Risk pooling approaches promote broad access to affordable medical care regardless of income or health status, while the risk segmenting approaches do not and would in fact reduce access relative to current law. Advocates of the latter generally employ terms such as individual responsibility, skin in the game, consumer choice, and market competition, but make no mistake about it: it is all about the risk pool.
By Don McCanne, M.D.
Risk pooling is the most fundamental concept in health care financing. Funds are paid into a common pool to cover the health care needs of those insured by the pool. Although that is a simple, basic concept, this article explains the complexities of risk pooling, with special attention to policies that promote greater risk pooling and policies that decrease pooling, separating the risks. The consequences are immense.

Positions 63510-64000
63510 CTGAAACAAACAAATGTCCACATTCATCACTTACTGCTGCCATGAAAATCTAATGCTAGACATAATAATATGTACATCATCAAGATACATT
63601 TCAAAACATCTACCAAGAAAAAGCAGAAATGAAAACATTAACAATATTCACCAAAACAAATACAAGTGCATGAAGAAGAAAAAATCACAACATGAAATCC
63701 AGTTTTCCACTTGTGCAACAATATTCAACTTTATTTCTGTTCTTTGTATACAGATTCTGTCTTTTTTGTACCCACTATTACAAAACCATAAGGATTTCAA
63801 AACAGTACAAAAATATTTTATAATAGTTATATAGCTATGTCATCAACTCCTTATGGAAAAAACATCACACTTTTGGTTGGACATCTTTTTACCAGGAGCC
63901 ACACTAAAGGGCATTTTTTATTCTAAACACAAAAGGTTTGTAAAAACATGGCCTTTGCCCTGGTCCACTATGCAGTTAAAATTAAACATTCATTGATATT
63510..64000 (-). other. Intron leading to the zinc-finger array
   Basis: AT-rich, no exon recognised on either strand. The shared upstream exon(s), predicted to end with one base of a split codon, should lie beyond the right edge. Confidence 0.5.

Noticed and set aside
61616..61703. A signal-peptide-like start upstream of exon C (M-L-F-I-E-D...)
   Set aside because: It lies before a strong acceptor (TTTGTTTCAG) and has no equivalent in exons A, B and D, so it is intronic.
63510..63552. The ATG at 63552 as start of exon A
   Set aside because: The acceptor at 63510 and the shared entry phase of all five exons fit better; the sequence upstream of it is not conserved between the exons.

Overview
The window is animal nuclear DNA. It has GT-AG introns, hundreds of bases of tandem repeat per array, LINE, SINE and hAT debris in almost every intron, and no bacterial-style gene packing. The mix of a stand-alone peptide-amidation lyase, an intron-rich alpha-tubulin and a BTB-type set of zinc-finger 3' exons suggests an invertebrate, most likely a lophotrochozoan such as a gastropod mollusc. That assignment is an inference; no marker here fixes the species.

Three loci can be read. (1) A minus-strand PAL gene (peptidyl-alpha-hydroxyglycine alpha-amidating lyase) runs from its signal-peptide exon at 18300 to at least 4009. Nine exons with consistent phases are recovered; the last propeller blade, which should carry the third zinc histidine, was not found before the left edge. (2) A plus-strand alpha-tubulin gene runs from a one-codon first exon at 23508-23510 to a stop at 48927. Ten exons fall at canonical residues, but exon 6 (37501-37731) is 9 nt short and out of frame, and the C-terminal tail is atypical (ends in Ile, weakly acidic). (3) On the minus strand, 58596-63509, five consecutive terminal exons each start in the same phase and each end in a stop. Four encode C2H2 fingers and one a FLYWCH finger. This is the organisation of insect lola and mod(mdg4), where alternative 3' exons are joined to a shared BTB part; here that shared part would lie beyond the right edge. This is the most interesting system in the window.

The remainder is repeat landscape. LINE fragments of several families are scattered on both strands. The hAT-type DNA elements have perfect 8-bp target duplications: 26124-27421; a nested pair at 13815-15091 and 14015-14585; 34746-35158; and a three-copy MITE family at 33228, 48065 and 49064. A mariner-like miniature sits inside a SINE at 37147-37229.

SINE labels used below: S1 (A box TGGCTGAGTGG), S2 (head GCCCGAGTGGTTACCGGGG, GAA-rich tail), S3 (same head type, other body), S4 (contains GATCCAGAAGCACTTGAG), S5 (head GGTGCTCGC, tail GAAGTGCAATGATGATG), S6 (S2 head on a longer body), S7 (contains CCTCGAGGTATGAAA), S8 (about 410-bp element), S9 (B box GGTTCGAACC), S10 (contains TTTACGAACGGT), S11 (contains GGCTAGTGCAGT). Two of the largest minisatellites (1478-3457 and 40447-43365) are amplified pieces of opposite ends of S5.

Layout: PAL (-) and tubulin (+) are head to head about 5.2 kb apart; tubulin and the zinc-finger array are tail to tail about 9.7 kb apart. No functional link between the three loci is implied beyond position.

The politicians are discussing various concepts of health care reform ranging from incremental changes to the Affordable Care Act (ACA), to various concepts of replacing ACA, to establishing a single payer national health program. The most important differences between these models are in how they pool risk. The least effective are the ACA replacement proposals, and the most effective is a universal single payer system (an improved Medicare for all).
Even though it is easy to explain risk pooling, it is important to be able to respond to each proposal for reform with a precise explanation of how that proposal impacts risk pooling. The reason is that it’s all about the risk pool. A well designed universal risk pool ensures that health care will be affordable for each of us whenever we need it.
The full article by Linda Blumberg and John Holahan should be downloaded, studied, and saved as a reference to be used in health policy advocacy. We won’t get risk pooling right until we have everybody in, nobody out! (Thanks, Quentin.)